David Artis, PhD
Michael Kors Professor of Immunology
Director, Jill Roberts Institute for Research in Inflammatory Bowel Disease
Director, Friedman Center for Nutrition and Inflammation
Weill Cornell Medical College, New York City, USA
Dr. Artis, an internationally renowned immunologist, has carved out his career as a prolific and innovative scientist working at the interface of immunology, microbiology, neuroscience and chronic inflammation. He has led a highly productive, innovative and impactful research unit, first at the University of Pennsylvania and more recently at Weill Cornell Medicine, that has made significant contributions to our understanding of cytokine regulation, immunopathogenesis, mucosal homeostasis and innate lymphoid cell biology. Dr. Artis’ lab was one of the founding discoverers of the novel immune system component called innate lymphoid cells and has been one of the leading contributors to the expanding field of neuro-immune interactions, spanning the critical interplay between immunological and neuronal circuitry, publishing many papers that have delineated the critical role that cytokines play in the interactions that occur between our immune system and microbiota at the body’s major barrier surfaces.
Dr. Artis’ creative work has pushed the boundaries of conventional approaches to understand the regulation of innate and adaptive immunity and elucidated the important role of cytokines in host defenses at the barrier surfaces of the gut, skin, and lungs. His contributions utilize the entire palette of biology to emphasize the central role of cytokines and interferons in establishing the communicative network by which complex vertebrates co-exist within a world of diverse perturbations of incredible complexity.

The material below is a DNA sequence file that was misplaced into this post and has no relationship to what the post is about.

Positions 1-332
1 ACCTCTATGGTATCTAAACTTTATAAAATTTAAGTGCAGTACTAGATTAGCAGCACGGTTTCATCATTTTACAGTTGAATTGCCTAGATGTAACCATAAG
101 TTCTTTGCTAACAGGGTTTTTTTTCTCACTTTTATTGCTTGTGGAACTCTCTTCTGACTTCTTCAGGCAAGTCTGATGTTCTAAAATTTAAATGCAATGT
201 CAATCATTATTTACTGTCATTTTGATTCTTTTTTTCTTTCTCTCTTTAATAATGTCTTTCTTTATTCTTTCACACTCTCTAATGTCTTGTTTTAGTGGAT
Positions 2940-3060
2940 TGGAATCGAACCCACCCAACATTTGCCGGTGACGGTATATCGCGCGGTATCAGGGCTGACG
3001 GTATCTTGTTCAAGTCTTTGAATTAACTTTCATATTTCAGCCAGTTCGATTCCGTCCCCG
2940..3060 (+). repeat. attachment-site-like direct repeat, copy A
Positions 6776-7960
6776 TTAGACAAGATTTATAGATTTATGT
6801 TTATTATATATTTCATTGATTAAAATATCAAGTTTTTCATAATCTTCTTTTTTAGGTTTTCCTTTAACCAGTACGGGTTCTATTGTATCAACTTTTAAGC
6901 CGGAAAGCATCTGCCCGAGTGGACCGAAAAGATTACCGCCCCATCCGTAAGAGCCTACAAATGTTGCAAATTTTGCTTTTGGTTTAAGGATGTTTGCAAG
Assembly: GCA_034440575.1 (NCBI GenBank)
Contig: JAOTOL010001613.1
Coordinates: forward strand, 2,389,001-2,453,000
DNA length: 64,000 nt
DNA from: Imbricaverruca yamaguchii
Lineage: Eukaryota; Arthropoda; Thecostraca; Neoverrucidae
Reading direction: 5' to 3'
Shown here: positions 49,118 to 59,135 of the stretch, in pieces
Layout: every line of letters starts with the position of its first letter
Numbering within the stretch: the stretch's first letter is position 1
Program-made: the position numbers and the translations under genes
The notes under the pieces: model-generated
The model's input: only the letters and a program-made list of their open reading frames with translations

Dr. Artis’ research is unified by an unswerving dedication to studying true pathogens in relevant tissues, and to a deep understanding of the context within which perturbations and responses occur. His recognition is both national and international, and driven by his consistently high-impact publications, his capacity to lead a funded and productive laboratory, his participation in organization of highly visible conferences in his field, his contributions to the literature of concise and timely reviews, and appropriate awards for his research excellence. He has also established a strong track record in teaching and mentoring the next generation of investigators in the field. Of particular importance to the ICIS Awards Committee, Dr. Artis’ laboratory was among the first to focus on the mechanisms by which immune cells communicate with epithelia and nerves, revealing novel roles for cytokines and interleukins beyond their canonical ‘nom de plume’, as communicating ‘between white cells’, and exposing activities ranging from setting homeostatic boundaries in tissues to driving highly inflammatory diseases.